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  • 1. Cole, Raymond J.
    et al.
    Sterner, Eva
    Luleå tekniska universitet.
    Reconciling theory and practice of life-cycle costing2000In: Building Research & Information, ISSN 0961-3218, E-ISSN 1466-4321, Vol. 28, no 5-6, p. 368-375Article in journal (Refereed)
    Abstract [en]

    The notion of Life-Cycle Costing (LCC) is generally recognized as a valuable approach for comparing alternative building designs - enabling operational cost benefits to be evaluated against any initial cost increases. However, a host of practical difficulties conspire to limit its widespread adoption. This limited acceptance is particularly important in green building where many of the benefits of strategic choices can often only be understood and justified when cast in a life-cycle context. This paper identifies some of the critical gaps between the theory (and promise) and practice of Life-Cycle Cost analysis to discover strategies that encourage greater use.

  • 2.
    Fawcett, William
    et al.
    Cambridge Architectural Research Ltd.
    Hughes, Martin
    Cambridge Architectural Research Ltd.
    Krieg, Hannes
    Institute of Building Physics, University of Stuttgart.
    Albrecht, Stefan
    Institute of Building Physics, University of Stuttgart.
    Vennström, Anders
    Luleå University of Technology, Department of Civil, Environmental and Natural Resources Engineering, Structural and Construction Engineering.
    Flexible strategies for long-term sustainability under uncertainty2012In: Building Research & Information, ISSN 0961-3218, E-ISSN 1466-4321, Vol. 40, no 5, p. 545-557Article in journal (Refereed)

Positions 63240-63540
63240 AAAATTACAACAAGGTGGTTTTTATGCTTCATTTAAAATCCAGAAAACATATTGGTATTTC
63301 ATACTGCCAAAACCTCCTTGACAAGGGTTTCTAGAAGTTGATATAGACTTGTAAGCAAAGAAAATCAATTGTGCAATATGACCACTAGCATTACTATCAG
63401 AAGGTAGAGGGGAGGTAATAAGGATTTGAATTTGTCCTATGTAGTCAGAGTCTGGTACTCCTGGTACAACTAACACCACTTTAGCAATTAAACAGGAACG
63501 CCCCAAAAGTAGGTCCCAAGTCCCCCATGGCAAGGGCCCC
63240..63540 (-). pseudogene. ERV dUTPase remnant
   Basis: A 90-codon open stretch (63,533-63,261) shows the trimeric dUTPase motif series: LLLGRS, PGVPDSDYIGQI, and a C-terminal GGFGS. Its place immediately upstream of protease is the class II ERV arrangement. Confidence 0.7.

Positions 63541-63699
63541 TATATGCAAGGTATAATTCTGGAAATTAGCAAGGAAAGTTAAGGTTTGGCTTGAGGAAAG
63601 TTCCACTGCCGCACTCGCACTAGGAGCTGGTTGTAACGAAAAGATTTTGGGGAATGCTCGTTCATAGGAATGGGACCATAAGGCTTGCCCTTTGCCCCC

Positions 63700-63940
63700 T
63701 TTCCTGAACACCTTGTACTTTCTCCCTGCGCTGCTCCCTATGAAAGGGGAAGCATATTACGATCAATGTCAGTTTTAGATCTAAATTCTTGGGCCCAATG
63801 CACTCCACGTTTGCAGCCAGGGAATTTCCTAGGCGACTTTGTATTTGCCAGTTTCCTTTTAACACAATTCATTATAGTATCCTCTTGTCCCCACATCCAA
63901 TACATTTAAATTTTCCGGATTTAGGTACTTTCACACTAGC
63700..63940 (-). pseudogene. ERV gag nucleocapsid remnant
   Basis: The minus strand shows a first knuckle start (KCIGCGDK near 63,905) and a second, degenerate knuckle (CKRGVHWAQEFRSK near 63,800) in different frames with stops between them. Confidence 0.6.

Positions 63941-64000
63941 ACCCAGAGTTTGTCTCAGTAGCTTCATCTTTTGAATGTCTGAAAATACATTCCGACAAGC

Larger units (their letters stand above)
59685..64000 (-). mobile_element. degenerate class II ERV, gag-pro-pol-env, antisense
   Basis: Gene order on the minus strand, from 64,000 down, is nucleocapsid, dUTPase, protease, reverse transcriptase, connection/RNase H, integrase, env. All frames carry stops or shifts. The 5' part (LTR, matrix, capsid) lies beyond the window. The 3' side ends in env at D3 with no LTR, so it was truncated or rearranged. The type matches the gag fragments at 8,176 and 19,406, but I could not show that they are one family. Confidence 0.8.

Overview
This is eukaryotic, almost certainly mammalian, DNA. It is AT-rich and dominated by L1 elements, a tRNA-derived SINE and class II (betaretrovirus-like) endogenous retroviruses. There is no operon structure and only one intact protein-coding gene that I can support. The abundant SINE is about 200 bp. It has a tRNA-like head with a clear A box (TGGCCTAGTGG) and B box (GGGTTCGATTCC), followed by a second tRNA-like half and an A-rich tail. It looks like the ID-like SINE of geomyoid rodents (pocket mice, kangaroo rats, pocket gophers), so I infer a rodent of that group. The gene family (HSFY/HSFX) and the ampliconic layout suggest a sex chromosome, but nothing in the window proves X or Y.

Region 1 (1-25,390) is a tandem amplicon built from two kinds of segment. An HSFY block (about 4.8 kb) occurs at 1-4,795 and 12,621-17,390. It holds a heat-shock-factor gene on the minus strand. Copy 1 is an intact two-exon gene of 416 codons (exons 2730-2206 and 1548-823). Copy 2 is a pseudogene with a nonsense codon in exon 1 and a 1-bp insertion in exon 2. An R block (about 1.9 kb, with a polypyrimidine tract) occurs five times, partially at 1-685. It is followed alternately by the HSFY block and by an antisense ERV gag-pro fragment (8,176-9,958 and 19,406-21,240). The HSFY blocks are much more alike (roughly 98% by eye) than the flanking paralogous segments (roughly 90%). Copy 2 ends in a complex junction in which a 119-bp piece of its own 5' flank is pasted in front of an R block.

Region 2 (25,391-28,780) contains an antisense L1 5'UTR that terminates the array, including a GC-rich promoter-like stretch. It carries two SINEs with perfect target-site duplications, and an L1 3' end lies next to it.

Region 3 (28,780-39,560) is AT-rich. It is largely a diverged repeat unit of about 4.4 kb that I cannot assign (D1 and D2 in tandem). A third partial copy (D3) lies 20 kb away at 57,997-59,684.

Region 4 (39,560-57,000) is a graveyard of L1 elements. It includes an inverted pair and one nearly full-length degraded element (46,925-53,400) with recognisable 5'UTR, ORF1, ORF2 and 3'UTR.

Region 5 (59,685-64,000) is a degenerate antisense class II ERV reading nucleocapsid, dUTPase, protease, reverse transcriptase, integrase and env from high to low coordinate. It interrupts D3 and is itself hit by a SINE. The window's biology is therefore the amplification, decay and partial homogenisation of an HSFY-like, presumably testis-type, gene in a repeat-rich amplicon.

Abstract [en]

    Assessing the economic and environmental life cycle impacts of long-lasting construction projects presents numerous methodological challenges. Three advances over established methods are presented for the life cycle evaluation of construction projects. First, future uncertainty during the project life or study period is explicitly accounted for. This involves moving from a deterministic approach requiring precise data to a probabilistic approach where uncertain variables are defined by ranges. The outcome of life cycle evaluation is then given by probability distributions, generated by Monte Carlo simulation. Second, flexible strategies are considered that allow for adaptation to changing conditions during the project life. Flexible strategies (also modelled by Monte Carlo simulation) incorporate specified ‘life cycle options’ which are exercised if it is advantageous to do so, otherwise they remain unexercised. Third, cost-based life cycle costing (LCC) and environmental life cycle assessment (LCA) are linked in a single LCC+A evaluation tool. There are still differences between cost and environmental evaluation, but the use of a shared framework enables the two aspects to be compared systematically. The two-dimensional ‘ecoportfolio’ diagram presents one way of analysing results. The innovations are demonstrated in a case study that assesses both economic and environmental impacts while accounting for future uncertainties.